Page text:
Downside® Paul Moller and his flying car

MLER.PK Financials

Paul Moller and his flying car are back. For over forty years, Paul Moller, of Davis, California, has been trying to build a flying car. Over the years, he's been extracting money from investors. Moller has been in trouble with the Securities and Exchange Commission for making "false and misleading statements about the company's imminent listing on the NYSE and the Nasdaq Stock Market, the projected value of company shares after such listing, and the prospect for Skycar sales and revenue." He raised $5.1 million by illegally selling unregistered stock to the public over the Internet, according to the SEC complaint.

He's never been able to make it work. In the words of the SEC complaint, "As of late 2002, MI's approximately 40 years' of development has resulted in a prototype Skycar capable of hovering about fifteen feet above the ground."

Moller has been touting this product as being a few years from production for the past thirty years. Here, we provide his 1974 brochure. Read for yourself what he was claiming 30 years ago.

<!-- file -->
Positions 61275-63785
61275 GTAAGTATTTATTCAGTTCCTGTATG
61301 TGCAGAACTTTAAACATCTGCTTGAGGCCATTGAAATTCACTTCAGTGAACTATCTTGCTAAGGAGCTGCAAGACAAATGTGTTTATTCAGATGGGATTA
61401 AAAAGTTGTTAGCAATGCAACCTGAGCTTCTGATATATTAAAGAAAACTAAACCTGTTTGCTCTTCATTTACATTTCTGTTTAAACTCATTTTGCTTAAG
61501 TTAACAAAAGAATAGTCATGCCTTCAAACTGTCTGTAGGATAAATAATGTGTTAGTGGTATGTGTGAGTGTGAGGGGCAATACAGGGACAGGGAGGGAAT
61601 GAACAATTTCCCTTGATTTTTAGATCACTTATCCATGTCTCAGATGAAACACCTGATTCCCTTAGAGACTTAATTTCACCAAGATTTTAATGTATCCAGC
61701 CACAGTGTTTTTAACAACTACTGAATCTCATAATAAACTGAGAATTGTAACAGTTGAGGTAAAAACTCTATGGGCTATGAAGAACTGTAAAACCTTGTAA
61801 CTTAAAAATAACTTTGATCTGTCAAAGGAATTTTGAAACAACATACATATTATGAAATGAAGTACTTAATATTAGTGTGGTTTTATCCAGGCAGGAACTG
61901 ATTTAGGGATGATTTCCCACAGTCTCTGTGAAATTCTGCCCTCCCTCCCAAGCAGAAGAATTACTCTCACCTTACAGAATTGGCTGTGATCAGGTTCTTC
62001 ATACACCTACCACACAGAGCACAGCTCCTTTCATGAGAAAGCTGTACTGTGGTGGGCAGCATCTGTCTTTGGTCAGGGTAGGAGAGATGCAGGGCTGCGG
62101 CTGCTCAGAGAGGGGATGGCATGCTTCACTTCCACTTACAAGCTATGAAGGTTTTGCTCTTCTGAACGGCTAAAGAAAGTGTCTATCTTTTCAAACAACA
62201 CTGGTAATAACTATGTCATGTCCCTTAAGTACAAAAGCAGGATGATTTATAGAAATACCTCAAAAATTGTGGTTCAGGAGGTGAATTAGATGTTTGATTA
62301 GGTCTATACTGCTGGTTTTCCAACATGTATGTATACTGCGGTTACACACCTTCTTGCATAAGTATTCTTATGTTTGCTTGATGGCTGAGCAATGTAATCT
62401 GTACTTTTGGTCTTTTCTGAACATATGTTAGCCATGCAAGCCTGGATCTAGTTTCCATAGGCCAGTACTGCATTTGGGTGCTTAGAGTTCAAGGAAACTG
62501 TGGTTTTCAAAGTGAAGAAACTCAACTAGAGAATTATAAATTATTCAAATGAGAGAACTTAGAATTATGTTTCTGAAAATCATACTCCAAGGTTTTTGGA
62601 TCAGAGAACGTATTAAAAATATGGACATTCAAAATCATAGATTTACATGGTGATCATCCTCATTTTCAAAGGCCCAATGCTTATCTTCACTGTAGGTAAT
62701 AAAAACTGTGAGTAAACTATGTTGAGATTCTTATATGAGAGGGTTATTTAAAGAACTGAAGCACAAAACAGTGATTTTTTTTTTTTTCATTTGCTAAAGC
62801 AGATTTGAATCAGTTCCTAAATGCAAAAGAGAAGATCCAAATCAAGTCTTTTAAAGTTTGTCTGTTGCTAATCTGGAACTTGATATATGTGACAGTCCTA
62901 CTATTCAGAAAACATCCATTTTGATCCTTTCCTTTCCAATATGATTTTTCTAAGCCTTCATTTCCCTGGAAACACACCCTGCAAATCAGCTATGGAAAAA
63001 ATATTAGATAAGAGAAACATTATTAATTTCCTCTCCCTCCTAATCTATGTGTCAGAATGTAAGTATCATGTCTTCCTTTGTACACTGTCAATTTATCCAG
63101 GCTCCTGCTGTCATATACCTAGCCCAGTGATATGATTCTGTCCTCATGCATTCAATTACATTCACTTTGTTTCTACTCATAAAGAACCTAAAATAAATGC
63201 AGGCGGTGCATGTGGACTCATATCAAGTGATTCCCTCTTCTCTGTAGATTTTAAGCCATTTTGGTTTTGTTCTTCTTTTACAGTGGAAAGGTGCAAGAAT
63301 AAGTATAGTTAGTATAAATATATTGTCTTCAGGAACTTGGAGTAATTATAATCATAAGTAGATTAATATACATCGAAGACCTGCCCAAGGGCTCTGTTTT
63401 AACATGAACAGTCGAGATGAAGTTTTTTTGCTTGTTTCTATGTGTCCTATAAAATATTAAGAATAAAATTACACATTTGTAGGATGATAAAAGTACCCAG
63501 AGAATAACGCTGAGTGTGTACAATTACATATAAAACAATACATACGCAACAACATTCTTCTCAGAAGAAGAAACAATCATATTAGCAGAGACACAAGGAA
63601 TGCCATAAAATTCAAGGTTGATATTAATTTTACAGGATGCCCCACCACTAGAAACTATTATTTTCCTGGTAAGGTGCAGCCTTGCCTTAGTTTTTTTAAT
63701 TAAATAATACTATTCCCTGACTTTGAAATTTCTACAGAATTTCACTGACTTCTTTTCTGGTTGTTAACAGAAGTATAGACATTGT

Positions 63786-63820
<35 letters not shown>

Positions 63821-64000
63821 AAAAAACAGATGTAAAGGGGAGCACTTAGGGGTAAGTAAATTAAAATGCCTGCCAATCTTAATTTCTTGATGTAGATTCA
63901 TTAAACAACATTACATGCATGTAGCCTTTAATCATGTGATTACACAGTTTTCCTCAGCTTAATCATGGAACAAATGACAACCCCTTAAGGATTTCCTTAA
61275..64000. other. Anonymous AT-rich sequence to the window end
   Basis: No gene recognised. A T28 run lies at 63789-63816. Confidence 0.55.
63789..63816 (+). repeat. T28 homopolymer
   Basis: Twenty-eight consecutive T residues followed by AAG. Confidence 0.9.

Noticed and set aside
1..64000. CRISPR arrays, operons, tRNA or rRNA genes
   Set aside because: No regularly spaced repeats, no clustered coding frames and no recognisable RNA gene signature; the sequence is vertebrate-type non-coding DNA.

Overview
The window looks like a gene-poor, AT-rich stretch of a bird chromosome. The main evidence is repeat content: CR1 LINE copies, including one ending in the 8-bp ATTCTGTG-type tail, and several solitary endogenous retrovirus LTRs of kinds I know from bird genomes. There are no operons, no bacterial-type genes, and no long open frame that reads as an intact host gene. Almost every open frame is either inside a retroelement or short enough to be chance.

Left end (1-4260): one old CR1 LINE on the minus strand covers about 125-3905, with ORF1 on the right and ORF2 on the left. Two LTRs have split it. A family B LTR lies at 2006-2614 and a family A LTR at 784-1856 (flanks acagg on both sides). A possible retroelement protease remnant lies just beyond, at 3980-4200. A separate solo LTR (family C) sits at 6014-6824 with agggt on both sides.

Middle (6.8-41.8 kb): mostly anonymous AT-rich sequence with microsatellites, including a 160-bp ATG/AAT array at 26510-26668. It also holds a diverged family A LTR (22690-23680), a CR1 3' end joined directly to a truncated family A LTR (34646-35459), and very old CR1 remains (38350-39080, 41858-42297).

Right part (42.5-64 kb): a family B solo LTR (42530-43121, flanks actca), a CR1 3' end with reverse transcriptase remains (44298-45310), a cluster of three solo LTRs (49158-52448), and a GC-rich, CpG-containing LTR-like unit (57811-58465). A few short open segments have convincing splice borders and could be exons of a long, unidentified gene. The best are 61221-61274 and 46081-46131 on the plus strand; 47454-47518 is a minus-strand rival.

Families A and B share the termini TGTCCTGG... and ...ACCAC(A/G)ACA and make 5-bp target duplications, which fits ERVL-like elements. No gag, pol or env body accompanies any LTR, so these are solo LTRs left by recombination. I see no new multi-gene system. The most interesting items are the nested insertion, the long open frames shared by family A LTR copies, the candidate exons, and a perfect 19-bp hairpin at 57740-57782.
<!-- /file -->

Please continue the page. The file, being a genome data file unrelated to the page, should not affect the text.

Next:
This brochure was distributed by Moller's company, "Discojet Corporation", in 1974.

Note the schedule. "December 31, 1974 - Preliminary test flights complete"

"December 31, 1976 - Full-scale production begins"



Note the footnote: "P. S. Moller". That's him.

Moller had a successful business making mufflers.
For completeness, we show the outside of the brochure. Note the Davis, California address. Moller still operates out of Davis.

It's not impossible to make such a flying machine. Visit the Hiller Aviation Museum in San Carlos, California, where the Hiller Flying Platform, which flew in 1955, is on display. Moller has been far less sucessful than Hiller.

Last updated May 16, 2004